Originally Posted by travelover View Post
Very interesting, thanks for the education. Now why are the toilets plumbed with 1.5" pipe such that toilet paper can't be flushed?
This is a question that millions of gringos have asked This article provides one detailed explanation:

Yucatan Living Yucatan Survivor Mexican Fosa Septica

A quick summary being that Mexican septic tanks are not designed for nearly as much paper usage as an American septic tank. So Mexicans never got into the habit of flushing paper. And this has continued even with more modern (non-septic) sewer systems as it is cheaper to build that way.


Also, from the same site, a detailed explanation of tinacos:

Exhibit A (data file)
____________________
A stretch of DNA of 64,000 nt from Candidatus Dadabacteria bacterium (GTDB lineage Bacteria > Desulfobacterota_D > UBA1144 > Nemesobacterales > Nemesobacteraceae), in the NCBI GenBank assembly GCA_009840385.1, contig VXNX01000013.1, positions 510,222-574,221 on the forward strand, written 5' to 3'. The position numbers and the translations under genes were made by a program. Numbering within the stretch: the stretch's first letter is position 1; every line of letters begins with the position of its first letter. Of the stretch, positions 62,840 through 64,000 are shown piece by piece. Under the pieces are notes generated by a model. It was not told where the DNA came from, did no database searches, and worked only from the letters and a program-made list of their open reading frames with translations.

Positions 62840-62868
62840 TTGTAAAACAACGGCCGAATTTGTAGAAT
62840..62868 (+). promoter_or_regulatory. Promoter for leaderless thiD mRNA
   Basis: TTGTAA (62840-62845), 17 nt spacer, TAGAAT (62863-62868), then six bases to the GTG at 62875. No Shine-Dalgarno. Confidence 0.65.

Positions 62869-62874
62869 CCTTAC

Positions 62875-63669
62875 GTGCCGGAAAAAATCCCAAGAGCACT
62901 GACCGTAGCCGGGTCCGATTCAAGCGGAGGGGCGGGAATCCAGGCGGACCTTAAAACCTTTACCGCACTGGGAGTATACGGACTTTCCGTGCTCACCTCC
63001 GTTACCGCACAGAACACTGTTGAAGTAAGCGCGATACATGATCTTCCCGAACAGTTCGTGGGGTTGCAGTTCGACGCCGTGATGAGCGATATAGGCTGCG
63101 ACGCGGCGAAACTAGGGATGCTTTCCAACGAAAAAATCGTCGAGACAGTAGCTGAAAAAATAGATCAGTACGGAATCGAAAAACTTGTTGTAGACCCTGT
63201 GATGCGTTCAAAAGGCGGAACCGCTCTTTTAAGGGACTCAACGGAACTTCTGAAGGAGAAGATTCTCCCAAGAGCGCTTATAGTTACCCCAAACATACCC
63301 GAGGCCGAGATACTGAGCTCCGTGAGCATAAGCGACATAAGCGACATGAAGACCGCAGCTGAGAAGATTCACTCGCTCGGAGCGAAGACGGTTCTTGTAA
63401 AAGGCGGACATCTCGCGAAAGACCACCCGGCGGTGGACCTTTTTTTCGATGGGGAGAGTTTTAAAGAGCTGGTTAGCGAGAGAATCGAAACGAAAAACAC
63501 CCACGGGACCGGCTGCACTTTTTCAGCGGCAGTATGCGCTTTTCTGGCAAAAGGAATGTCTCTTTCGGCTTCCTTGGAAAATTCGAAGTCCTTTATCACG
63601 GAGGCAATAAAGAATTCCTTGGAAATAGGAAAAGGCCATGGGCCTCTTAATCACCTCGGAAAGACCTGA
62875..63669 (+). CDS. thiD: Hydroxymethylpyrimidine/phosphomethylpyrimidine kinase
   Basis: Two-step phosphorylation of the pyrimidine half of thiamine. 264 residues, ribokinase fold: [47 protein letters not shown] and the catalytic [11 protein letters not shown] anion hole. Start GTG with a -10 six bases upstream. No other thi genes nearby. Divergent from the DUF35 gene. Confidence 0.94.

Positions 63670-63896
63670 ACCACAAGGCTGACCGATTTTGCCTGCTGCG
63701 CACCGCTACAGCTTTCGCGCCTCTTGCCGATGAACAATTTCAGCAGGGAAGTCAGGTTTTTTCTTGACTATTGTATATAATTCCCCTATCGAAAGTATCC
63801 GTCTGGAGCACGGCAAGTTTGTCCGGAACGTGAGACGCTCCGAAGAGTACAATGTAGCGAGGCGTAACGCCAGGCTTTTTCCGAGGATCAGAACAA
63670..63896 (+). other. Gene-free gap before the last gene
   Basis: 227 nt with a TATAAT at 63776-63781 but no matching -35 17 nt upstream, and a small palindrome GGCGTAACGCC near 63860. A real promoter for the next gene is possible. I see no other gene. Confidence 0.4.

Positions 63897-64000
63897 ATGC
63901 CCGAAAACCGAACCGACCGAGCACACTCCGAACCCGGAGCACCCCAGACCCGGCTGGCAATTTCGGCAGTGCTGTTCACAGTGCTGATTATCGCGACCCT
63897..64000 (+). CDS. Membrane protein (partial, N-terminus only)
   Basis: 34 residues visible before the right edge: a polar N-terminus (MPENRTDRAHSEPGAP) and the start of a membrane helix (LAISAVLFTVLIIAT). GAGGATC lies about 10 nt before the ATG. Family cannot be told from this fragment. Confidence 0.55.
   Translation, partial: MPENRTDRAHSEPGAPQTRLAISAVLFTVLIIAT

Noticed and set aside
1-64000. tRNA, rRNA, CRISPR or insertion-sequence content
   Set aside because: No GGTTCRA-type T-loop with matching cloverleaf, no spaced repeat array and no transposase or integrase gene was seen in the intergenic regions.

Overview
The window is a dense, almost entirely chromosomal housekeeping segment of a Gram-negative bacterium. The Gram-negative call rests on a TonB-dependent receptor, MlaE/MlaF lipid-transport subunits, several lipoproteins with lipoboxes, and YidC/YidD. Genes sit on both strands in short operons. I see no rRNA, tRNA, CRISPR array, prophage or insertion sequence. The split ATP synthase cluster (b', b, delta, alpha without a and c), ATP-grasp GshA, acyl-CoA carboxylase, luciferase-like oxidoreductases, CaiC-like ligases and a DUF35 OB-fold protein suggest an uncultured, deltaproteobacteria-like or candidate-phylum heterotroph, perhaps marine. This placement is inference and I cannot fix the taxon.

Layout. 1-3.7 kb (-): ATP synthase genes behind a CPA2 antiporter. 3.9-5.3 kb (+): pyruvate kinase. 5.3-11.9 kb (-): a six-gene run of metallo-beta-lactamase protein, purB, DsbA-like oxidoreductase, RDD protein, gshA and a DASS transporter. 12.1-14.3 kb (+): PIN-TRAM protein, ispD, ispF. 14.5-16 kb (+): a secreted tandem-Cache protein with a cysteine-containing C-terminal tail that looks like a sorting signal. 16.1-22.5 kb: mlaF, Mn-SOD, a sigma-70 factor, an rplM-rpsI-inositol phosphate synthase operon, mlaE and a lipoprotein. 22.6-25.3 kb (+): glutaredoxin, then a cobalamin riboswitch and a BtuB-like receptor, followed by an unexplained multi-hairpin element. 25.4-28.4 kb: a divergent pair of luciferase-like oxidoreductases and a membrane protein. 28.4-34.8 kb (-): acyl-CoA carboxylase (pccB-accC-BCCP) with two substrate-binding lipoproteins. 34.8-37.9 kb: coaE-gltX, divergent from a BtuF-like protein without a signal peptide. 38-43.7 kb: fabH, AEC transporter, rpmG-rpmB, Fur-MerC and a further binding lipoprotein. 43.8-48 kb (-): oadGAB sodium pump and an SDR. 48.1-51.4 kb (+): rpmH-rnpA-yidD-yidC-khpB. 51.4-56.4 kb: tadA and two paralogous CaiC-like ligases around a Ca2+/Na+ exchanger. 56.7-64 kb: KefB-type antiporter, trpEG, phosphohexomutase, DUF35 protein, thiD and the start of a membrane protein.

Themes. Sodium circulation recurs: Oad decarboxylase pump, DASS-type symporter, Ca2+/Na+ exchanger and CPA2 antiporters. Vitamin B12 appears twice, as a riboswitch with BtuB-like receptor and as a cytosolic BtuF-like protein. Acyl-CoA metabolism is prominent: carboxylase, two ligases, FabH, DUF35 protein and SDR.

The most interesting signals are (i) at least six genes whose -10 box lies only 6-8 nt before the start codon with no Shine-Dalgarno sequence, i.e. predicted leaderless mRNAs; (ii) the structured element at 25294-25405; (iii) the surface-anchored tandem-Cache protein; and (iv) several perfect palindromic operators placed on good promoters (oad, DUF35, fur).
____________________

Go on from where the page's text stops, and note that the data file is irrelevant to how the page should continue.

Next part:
Yucatan Living Yucatan Survivor Yucatan Plumbing
__________________
kramer is offline   Reply With Quote
Old 07-21-2013, 06:29 AM   #31
Full time employment: Posting here.
Badger's Avatar
 
Join Date: Nov 2008
Posts: 829
Decades ago (70s) I had a subscription to Mother Earth News magazines and used some of their solar project ideas to reduce my electric bills. Some are still in use today. Probably the one DIY projects that I never got around to building but made the most economic sense was a batch solar water heater.

It was a simple black tank (from an old discarded water heater that was still clean inside from scale) in an insulated box with a reflective inside surface and a glass front. It was meant to be a splice in the water line between the water source and water heater to pre-heat the water.